Toronto Film Festival 2003 – part 3
As mentioned in my last column, the 2003 Toronto International Film Festival provided a wealth of excellent documentaries for progressive film enthusiasts.
While this reviewer was unable to see all the films of significance, and intentionally avoided some of those that will be shown in local theaters, the following highlights offer an amazing visual feast and mind-altering experience.
“The Corporation” (Canada) – Subtitled “The Pathological Pursuit of Profit and Power,” this 165-minute probing Canadian examination of the development of corporations is so well done it could have continued for two hours longer. Loaded with facts seldom known about the rise of this popular institution into the most powerful force in the world economy, the film covers every aspect of its growth. Since laws interpret a corporation as “an individual,” this film analyses the patient and discovers that it has every characteristic of a psychopath. Extremely well edited and engrossing, this film won a runners-up People’s Award at the festival. Carefully documenting the 150-year history of the institution, with intriguing interviews and visual support, the film is a “must see” for all serious advocates of social change.
“The Fog of War” (USA) – The enigmatic intellectual presence of former Secretary of Defense Robert S. McNamara questioning the morality of his political decisions is a rare sight. It takes a director like Errol Morris (“Brief History of Time,” “Thin Blue Line,” “Mr. Death”) to capture the contradictions and ambiguity of people’s actions. This is history told by a politician who was deeply involved in major events. Intelligent, insightful and philosophical, this movie grabs the viewer from the beginning and only lets you go after you’ve believed several times that there couldn’t be any more coming from one person. All of Morris’s films are available on video, and watch for this on cable television soon.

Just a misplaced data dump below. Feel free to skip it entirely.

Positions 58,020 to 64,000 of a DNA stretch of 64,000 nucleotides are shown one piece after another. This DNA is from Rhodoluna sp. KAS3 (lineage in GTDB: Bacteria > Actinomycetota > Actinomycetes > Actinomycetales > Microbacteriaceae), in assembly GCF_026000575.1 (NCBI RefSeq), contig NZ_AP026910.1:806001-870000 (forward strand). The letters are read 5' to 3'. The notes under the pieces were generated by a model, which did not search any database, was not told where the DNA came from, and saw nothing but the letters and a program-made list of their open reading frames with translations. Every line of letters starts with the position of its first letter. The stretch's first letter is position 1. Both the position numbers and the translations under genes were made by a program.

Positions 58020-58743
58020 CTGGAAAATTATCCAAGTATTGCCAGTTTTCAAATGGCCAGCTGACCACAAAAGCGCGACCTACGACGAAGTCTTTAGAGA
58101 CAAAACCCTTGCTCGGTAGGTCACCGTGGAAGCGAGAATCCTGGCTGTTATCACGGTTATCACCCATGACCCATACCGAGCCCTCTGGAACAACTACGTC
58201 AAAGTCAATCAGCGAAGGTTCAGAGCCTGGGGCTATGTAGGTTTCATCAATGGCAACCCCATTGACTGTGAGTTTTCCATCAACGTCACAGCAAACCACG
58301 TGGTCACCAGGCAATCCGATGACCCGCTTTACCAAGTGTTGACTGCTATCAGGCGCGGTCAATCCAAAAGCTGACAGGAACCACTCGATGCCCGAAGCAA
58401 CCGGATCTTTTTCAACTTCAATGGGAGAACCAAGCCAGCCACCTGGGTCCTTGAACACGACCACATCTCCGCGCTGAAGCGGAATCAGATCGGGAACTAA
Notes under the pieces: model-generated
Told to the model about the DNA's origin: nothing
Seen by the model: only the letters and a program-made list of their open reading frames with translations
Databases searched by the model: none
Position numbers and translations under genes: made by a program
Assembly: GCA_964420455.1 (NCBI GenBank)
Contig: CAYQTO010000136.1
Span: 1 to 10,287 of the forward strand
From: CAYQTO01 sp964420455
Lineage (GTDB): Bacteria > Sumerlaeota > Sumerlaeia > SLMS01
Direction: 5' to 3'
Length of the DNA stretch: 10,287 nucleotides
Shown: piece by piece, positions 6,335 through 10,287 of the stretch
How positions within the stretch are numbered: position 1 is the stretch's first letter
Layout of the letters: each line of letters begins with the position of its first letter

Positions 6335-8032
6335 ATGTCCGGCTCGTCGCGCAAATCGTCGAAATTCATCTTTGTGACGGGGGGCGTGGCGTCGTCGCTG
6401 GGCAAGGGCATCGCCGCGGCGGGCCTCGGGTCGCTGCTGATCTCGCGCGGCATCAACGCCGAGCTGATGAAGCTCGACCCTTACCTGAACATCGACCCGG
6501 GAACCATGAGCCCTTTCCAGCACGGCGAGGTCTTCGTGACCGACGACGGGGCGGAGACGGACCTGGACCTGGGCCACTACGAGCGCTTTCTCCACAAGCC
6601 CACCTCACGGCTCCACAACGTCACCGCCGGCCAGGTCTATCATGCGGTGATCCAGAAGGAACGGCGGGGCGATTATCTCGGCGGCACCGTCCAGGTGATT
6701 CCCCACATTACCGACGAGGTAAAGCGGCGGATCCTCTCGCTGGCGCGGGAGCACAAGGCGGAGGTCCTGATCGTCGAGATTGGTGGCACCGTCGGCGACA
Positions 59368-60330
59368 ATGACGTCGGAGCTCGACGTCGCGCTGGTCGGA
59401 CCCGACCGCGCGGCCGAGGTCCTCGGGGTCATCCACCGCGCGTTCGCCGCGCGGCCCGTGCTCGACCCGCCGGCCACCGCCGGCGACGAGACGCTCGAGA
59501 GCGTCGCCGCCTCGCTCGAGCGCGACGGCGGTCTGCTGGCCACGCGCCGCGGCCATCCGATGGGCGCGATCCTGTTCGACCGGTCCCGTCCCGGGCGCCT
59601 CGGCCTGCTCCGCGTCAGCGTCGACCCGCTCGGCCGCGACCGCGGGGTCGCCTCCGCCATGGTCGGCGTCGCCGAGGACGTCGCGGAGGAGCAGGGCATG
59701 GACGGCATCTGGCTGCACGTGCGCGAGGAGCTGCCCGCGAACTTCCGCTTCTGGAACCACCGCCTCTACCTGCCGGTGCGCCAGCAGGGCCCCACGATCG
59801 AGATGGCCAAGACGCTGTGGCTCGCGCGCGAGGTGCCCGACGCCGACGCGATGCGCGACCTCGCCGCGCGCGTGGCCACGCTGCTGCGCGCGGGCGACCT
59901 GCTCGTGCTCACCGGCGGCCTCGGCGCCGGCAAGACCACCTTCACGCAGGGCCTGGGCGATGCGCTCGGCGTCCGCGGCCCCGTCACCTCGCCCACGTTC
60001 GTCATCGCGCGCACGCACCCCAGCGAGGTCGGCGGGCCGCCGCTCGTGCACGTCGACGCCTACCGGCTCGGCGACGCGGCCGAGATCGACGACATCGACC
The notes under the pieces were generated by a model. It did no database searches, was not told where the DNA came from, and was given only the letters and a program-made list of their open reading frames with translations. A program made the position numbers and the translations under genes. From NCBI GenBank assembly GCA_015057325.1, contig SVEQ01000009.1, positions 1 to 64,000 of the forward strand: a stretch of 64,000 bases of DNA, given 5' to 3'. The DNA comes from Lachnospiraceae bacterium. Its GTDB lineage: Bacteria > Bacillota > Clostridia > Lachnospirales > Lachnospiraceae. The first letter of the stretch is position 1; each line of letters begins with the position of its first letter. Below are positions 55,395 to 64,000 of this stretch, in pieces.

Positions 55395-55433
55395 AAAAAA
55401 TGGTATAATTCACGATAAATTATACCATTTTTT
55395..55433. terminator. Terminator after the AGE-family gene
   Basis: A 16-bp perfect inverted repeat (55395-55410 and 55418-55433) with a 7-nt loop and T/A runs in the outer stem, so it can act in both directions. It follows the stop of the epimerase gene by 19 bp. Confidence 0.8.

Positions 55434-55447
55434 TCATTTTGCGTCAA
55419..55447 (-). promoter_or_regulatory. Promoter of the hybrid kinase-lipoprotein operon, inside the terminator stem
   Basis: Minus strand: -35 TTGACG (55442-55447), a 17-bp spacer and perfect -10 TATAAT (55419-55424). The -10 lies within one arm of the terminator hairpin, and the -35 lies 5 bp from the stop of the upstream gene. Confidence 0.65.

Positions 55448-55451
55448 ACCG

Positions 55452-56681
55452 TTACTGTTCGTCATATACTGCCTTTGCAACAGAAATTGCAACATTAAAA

“The Revolution Will Not Be Televised” (Ireland) – Quite possibly the most amazing true-life events ever captured on film. An Irish film team was in Venezuela to make a documentary about the charismatic President Hugo Chavez. Much to everyone’s surprise, while the cameras were rolling, a military coup took place. The president was removed from office and an interim government was installed immediately. But that’s not the end of the story. Chavez’s supporters take to the street to demand their leader’s return. Well, you know what happens next, and it’s all on film! The shady dealings with U.S. intelligence, interviews from both sides, disruption of the economy, oil production for ransom – all are covered by this film, which eventually captures the power of the people like it must have been during “Ten Days That Shook the World.” Except this only took two days. Exceptional film coverage, nail-biting excitement and history like you’ve never seen it!
“Game Over: Kasparov and the Machine” (Canada) – We all remember the Soviet domination of chess as a sport. Garry Kasparov, considered by many to be the greatest exponent in chess history, decided to take on the challenge from IBM’s notorious computer, Deep Blue. Eventually beaten by Deep Blue, Kasparov loses his chance of a rematch and becomes one of the most sullen losers in chess history. This film examines his uncanny intelligence and the political climate throughout his life in the former Soviet Union. Fascinating and compelling, the film is structured as a chess game itself, and the viewer never knows what will happen next.
“Yes Men” (USA) – How can two guys take on one of the most powerful groups in the world, the World Trade Organization? How about creating a website in the likeness of the real WTO website and putting out press releases announcing the disbandment of the organization? By fooling a lot of people, the Yes Men actually get invited to speak at conferences as representatives of the WTO. By carefully avoiding libelous actions, they carry on in a manner that exposes the organization for its insensitive and cruel policies. This document of some of their public appearances is downright hilarious, while being politically astute. Nothing wrong with trying to have a little fun while changing the world.
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Toronto Film Festival 2003 – part 3